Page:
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Who Fears Death by Nnedi Okorafor

Who Fears Death

by Nnedi Okorafor

Other authors: See the other authors section.

MembersReviewsPopularityAverage ratingMentions
1,1345910,450 (3.8)166
  1. 30
    Brown Girl in the Ring by Nalo Hopkinson (PhoenixFalls)
  2. 31
    The Hundred Thousand Kingdoms, Book 1 (The Inheritance Trilogy) by N. K. Jemisin (electronicmemory)
    electronicmemory: Who Fears Death is post-apocalyptic futuristic fantasy and The Hundred Thousand Kingdoms draws from classical sword and sorcery, but both are excellent novels about heroines who have found themselves beset and gifted (or possibly cursed) by powers beyond reckoning, while caught up in a political and supernatural power struggle that spans generations and eventually time itself.… (more)
  3. 10
    A Wizard of Earthsea by Ursula K. Le Guin (andomck)
    andomck: Both stories of how young wizards with a knack for transforming into birds learned their powers
  4. 10
    The Book of Phoenix by Nnedi Okorafor (sturlington)
  5. 11
    Saga, Vol. 1 by Brian K. Vaughan (andomck)
    andomck: Told from the pov of a daughter growing up in a science fantasy world

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» See also 166 mentions

Showing 1-5 of 61 (next | show all)
Onyesonwu is the child of rape, an Ewu, the daughter of an Okeke woman and a Nuru man. The Okeke have always been subjected to the Nuru, and the history of violence between these people has taken its toll. As a young woman, Onye recounts her childhood and growth into the one who's going to change everything.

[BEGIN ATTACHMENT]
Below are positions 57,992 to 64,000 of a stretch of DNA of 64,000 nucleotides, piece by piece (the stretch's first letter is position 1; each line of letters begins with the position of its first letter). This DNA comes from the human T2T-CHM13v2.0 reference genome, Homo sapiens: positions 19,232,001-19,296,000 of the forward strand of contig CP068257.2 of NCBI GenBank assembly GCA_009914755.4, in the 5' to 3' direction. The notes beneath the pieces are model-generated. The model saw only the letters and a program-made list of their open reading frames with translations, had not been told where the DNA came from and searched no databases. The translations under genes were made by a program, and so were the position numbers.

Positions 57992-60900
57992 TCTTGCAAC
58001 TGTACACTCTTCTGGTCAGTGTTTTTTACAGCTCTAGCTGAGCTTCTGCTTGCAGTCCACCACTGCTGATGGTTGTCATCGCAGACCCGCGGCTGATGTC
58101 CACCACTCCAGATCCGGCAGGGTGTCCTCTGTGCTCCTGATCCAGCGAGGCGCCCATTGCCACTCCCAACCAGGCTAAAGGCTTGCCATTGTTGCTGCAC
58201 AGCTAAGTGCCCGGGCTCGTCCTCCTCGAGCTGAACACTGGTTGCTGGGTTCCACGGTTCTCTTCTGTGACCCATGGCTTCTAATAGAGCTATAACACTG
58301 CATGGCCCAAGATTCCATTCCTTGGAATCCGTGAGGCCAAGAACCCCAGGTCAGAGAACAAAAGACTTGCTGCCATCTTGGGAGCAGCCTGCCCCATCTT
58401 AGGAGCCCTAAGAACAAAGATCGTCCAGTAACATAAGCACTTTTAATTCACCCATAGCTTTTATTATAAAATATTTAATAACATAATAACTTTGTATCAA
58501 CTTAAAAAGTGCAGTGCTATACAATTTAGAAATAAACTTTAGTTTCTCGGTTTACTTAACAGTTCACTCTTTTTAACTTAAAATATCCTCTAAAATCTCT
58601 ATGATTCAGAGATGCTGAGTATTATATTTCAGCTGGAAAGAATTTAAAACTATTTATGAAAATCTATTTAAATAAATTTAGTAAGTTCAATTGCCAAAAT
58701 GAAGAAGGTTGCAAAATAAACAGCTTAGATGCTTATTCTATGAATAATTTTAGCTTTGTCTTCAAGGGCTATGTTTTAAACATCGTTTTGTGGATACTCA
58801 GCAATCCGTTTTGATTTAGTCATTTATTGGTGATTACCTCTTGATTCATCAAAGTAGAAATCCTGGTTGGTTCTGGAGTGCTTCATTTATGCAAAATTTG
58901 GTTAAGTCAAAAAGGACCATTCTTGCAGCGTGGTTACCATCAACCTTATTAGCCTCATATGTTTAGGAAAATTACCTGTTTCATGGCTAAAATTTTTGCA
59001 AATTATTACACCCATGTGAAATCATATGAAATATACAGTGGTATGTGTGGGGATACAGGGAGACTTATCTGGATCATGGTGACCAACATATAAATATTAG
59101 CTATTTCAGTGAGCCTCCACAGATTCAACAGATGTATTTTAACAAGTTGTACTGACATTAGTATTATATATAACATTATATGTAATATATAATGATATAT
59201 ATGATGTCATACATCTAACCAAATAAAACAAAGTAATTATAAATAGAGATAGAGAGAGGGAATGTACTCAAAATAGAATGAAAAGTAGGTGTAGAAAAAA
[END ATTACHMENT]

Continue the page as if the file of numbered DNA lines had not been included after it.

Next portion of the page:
The first words drew me in immediately and though a couple of times my interest flagged it was more to do with my inability to sit down and read for long stretches than any real flaw in the storytelling. Onye and her friends are fantastic characters. Though the story is violent and difficult, it's powerful and compelling, defying easy categorization into a particular genre just as Onye herself doesn't fit in a simple box. I can't believe I've never read any of this author's work before; it certainly won't be the last. ( )
  bell7 | Aug 8, 2018 |
A very hard read but worth every minute. This was an amazing story of survival and magic and prejudice and strength. ( )
  SevenAcreBooks | Jul 11, 2018 |
For me this is more interesting and original than the Binti books. The characters and setting and culture(s) were intriguing and the magic both clear enough and mysterious enough to keep me wanting to learn more. It could have done without the last two epilogue chapters and been more powerful for it, as having the heroines mastery of her skills, temper, and impulse was the least original aspect of the story. The pacing was a bit jerky and sometimes it was necessary to 'push through', though never painful. ( )
  quondame | Jun 3, 2018 |
I could not put this book down. I loved that it took common high-fantasy tropes and transferred them to post-apocalyptic Africa. I loved the writing and I loved the central character.

Unfortunately, the book stumbled in the second half with some weird pacing issues, the failure to place logical limits on the heroine's growing power, and an ending that fell flat for me (although I realize some people loved it).

Despite that, I thoroughly enjoyed this read and recommend the book. I will be looking for anything Okorafor publishes in the future. ( )